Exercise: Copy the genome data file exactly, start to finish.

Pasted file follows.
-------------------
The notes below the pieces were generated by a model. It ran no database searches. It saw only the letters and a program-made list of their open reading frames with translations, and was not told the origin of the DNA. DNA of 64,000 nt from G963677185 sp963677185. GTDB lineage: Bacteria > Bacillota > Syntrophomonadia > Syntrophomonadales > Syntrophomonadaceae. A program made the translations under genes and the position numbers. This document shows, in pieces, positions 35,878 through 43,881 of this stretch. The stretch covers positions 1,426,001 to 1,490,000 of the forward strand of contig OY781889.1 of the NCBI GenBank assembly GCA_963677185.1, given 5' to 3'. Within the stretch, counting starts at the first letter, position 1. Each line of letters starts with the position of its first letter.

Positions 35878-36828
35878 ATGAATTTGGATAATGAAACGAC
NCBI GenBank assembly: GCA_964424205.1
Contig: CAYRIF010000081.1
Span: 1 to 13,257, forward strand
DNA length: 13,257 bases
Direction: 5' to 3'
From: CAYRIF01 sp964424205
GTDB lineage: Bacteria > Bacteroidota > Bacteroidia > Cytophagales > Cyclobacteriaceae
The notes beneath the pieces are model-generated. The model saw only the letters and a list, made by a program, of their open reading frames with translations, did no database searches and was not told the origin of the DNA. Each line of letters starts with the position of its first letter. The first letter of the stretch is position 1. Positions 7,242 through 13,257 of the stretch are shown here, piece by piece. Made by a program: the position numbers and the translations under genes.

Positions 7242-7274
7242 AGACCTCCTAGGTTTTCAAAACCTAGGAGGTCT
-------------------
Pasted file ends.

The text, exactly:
The notes below the pieces were generated by a model. It ran no database searches. It saw only the letters and a program-made list of their open reading frames with translations, and was not told the origin of the DNA. DNA of 64,000 nt from G963677185 sp963677185. GTDB lineage: Bacteria > Bacillota > Syntrophomonadia > Syntrophomonadales > Syntrophomonadaceae. A program made the translations under genes and the position numbers. This document shows, in pieces, positions 35,878 through 43,881 of this stretch. The stretch covers positions 1,426,001 to 1,490,000 of the forward strand of contig OY781889.1 of the NCBI GenBank assembly GCA_963677185.1, given 5' to 3'. Within the stretch, counting starts at the first letter, position 1. Each line of letters starts with the position of its first letter.

Positions 35878-36828
35878 ATGAATTTGGATAATGAAACGAC
NCBI GenBank assembly: GCA_964424205.1
Contig: CAYRIF010000081.1
Span: 1 to 13,257, forward strand
DNA length: 13,257 bases
Direction: 5' to 3'
From: CAYRIF01 sp964424205
GTDB lineage: Bacteria > Bacteroidota > Bacteroidia > Cytophagales > Cyclobacteriaceae
The notes beneath the pieces are model-generated. The model saw only the letters and a list, made by a program, of their open reading frames with translations, did no database searches and was not told the origin of the DNA. Each line of letters starts with the position of its first letter. The first letter of the stretch is position 1. Positions 7,242 through 13,257 of the stretch are shown here, piece by piece. Made by a program: the position numbers and the translations under genes.

Positions 7242-7274
7242 AGACCTCCTAGGTTTTCAAAACCTAGGAGGTCT